Volunteers testing the waters at Carpenter Creek
June 10, 2008 · Updated 5:51 PM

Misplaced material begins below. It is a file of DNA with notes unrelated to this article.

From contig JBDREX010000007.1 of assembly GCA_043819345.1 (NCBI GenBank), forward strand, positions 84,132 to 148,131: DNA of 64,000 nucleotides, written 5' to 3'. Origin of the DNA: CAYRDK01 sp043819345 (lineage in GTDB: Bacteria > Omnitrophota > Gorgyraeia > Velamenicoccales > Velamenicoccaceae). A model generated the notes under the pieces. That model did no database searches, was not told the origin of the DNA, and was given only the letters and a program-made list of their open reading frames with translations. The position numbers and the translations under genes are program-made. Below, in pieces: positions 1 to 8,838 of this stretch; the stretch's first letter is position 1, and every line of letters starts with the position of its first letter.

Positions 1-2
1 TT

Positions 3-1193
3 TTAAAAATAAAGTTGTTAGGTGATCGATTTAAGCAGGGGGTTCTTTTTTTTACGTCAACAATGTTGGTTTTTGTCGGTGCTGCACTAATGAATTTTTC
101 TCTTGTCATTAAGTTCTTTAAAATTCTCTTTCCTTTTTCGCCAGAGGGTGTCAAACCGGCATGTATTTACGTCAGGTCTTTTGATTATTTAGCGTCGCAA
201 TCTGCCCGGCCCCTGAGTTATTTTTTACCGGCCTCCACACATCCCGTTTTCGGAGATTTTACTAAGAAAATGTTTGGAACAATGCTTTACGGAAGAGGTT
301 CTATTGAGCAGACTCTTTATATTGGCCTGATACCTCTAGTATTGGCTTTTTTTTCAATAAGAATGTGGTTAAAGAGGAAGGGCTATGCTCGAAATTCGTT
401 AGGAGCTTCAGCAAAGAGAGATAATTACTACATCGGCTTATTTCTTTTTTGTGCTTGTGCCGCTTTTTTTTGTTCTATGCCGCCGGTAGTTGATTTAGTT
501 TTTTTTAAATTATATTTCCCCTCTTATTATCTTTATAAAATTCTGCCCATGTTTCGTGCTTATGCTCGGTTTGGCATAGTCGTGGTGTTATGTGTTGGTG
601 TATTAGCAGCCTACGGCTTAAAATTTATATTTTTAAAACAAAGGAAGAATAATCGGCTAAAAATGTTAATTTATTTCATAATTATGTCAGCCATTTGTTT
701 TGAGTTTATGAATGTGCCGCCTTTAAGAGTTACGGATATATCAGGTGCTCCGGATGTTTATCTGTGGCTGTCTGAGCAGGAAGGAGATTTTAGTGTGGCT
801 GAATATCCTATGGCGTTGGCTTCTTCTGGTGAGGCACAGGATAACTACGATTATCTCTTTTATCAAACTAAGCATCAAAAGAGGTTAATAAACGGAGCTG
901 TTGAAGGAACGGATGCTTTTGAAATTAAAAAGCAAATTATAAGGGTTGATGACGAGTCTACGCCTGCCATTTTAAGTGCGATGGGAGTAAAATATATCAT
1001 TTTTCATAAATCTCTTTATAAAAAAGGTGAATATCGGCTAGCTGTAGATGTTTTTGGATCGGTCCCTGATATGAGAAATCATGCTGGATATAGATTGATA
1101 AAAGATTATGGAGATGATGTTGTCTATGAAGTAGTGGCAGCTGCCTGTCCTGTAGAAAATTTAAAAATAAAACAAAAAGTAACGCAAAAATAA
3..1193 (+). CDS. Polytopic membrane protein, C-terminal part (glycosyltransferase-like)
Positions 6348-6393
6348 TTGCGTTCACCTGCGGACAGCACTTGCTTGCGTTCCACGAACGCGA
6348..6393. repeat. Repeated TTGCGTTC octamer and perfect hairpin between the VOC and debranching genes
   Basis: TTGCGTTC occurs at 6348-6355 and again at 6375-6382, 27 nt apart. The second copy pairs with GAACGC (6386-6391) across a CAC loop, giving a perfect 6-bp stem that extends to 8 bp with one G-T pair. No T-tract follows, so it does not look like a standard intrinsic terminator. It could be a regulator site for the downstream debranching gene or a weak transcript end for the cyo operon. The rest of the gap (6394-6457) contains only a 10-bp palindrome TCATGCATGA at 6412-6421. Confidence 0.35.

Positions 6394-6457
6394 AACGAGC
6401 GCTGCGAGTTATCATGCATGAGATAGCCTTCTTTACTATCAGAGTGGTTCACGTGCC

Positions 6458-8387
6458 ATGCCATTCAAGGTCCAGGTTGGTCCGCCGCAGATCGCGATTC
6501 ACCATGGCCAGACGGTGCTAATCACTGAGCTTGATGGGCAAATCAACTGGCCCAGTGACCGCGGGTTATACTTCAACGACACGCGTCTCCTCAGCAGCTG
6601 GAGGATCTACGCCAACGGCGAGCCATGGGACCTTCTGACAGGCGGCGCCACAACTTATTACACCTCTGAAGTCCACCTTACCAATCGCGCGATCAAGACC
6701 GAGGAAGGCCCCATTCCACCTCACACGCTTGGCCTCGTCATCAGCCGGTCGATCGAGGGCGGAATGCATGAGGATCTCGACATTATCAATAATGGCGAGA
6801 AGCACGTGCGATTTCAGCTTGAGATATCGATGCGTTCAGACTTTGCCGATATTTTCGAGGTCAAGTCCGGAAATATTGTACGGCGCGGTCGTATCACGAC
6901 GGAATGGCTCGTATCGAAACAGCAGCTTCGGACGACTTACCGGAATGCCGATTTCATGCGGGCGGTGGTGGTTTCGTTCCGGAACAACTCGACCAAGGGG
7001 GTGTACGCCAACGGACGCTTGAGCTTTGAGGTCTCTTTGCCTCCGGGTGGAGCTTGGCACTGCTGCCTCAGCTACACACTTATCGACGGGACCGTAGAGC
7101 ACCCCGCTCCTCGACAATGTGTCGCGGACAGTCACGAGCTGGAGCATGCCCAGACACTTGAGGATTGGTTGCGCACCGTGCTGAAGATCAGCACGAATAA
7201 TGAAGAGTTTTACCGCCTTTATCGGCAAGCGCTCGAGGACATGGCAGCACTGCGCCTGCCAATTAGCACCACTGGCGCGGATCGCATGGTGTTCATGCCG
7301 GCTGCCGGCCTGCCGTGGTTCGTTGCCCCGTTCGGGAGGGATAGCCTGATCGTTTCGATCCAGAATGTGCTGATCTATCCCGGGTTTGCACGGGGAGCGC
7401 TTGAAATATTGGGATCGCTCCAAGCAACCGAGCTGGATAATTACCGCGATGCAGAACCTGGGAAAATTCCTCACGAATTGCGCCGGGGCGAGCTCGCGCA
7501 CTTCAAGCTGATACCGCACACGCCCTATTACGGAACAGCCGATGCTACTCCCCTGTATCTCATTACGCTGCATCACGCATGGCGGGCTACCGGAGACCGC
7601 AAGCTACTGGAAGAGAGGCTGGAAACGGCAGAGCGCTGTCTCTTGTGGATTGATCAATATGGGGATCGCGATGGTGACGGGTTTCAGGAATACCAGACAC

"KINGSTON - Braving the mud and the muck, about 20 Kingston residents ventured down to Carpenter Creek Saturday to test its waters. Concerned that the nearly three-mile creek is not as healthy as it should be, the group will start monthly testing at three different points on the creek. Currently the Kitsap County Health District, students in the Options program and Cub Scouts all monitor Carpenter Creek, but not as thoroughly as the volunteers will said Randi Thurston, a member of the Kitsap County's Community Development Department. Thurston and Mauro Heine, of the Kitsap County Stream Team, conducted a workshop Saturday to teach volunteers how to monitor the creek's water quality. The volunteers will test the creek's water for about a dozen different items including temperatures, pH, velocity, turbidity, dissolved oxygen content and fecal coliform levels. The stations, Thurston said, will better help them pinpoint the source of a certain problem. For the next five years the group will gather data for the creek's baseline. The creek, which can be home to Coho salmon, Cutthroat trout, Stickleback and Crayfish, is not in very good health Thurston said. High levels of fecal coliform and low levels of dissolved oxygen have been a problem for the creek she said. Salmon typically like high levels of dissolved oxygen, the volunteers learned. Carpenter Creek travels from upland on Parcell Road to Carpenter Lake and then out to Appletree Cove. Carpenter Creek has good potential for returning salmon, said Joleen Palmer of the Stillwaters. The practice run held Saturday began in a portable classroom at Gordon Elementary. There the group learned the basics of what elements would be measured in the creek and why they should be measured. After about an hour of lectures, the group headed out to the field to put their knowledge to work. The group divided into three smaller groups and went to three different parts of the creek. For the purpose of the day's lesson, they stayed relatively close together. Some people in the group wanted to learn more about Carpenter Creek, while others wanted to learn how to monitor a creek in general. Maasberg said she was pleased with the amount of interest shown and questions people asked during the workshop. Thurston agree that the meeting was the start of something that will perhaps trickle into other areas of the county. It's a big part of citizen education and awareness, Thurston said of the program. This can be a role model for how people care about the watershed where they live. "